When I was part of the government/contractor industrial complex, I spent a surprising amount of time writing up justifications for individuals seeking approval to attend a business conference related to work. Why is this so difficult? Not sure, but perhaps the tips below will help you as you’re writing your own (or your boss’s) legitimate justification to attend an event that just happens to be in Orlando, Las Vegas, Vail, Honolulu, et cetera.
As with travel reports, employers want to know that they’re getting their money’s worth and not paying for air, hotel, and MI&E (miscellaneous and incidental expenses) just so you can ski in Vail, Colorado, or water ski in Maui. You might do some of that in your free time, but ideally, you’re there to work. Here’s what you need to focus on while discussing the work portion of your business travel before the event.
Most conferences provide sessions/seminars that are directly related to new techniques or information for people in your particular field. Be sure to list the specifics of the class(es) you plan to attend, their topic, and how they can benefit you and your organization by using said content. If you have a current project that requires a particular skill that you lack/need, so much the better! Be sure to cite that in your justification.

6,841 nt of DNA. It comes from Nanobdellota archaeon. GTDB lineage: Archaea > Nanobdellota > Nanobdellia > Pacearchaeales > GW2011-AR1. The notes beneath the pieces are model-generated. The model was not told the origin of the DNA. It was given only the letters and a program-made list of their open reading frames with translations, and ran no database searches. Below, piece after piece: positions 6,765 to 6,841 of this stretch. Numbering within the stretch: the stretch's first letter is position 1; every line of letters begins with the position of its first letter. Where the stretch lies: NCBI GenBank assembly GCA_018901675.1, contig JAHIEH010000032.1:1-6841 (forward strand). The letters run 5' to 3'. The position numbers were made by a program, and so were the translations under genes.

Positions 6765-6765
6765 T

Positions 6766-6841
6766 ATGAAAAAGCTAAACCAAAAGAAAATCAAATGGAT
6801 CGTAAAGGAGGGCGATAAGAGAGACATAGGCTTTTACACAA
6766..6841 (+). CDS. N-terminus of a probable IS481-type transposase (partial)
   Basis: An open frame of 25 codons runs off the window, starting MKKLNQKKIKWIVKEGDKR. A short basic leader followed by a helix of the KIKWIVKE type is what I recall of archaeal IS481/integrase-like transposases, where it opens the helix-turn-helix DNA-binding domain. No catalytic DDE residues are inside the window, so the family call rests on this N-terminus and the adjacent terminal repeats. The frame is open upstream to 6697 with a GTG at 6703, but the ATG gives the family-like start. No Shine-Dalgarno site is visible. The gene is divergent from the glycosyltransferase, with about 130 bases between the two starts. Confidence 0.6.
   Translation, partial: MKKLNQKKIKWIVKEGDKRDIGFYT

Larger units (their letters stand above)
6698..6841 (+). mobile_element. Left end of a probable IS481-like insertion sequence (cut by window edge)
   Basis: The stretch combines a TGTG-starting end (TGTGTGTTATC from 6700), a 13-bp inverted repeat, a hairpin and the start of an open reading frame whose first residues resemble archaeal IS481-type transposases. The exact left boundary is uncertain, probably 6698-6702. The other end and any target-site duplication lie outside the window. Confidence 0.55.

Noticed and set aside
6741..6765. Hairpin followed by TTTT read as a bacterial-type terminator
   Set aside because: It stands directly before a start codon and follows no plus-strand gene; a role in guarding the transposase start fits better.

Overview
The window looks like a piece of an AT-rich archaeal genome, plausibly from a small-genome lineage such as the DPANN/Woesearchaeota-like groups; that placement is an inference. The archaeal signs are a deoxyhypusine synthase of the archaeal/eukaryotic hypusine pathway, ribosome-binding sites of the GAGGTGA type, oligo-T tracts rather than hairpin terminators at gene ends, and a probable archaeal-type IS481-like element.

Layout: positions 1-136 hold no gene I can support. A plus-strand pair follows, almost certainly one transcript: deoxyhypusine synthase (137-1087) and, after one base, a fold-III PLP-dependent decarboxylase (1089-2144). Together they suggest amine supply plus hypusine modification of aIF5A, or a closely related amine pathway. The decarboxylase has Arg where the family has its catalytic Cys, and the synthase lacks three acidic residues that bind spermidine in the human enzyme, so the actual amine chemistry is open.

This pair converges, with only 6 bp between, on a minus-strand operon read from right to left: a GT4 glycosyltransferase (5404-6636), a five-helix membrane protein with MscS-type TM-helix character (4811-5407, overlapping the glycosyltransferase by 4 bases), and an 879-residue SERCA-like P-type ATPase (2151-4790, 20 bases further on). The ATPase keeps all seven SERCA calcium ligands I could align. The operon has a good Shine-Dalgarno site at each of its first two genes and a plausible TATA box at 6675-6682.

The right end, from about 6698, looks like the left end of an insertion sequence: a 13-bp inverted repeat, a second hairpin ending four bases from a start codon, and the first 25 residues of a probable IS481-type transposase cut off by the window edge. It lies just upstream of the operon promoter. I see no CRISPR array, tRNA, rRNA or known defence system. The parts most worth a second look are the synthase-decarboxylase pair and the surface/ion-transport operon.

Updates on the industry
One of the functions business development folks fulfill at industry conferences is collecting business intelligence: what are your customers doing? What are your competitors doing? What are your partners doing? How can any or all of that activity be used to your organization’s advantage? Sometimes organizations use conferences as opportunities to make a big announcement, such as landing a new contract or unveiling a new product or service. All of this activity affects your organization’s competitive position, directly or indirectly, so it’s important to be mindful not just of what your group is doing, but everyone else as well.
As regular readers of this blog are no doubt aware, I’m a big fan of networking. Conferences are an excellent opportunity to build your face-to-face network–contacts and peers within your industry, faces that you can connect to names, and people you can call if you have a question later about X.
Part of the learning-what-the-neighbors-are-doing thing can include a certain amount of business development:
- Identifying new potential customers/business.
- Learning about new needs from current customers.
- Expanding on existing work/business.
- Identifying new potential partners.
- Make actual sales
- Sign business/partnering agreements
All of these activities are possible but not necessary components of your participation in a conference, but the more of them you can realistically attempt while attending will build your case for attending beforehand. Your trip report is where you discuss what you actually did compared to what you intended to do during the justification/approval process.
As for the skiing, water-skiing, and other stuff you might happen to do while on business travel, don’t get too carried away and, if you’re very wise, you won’t share too much of it on social media.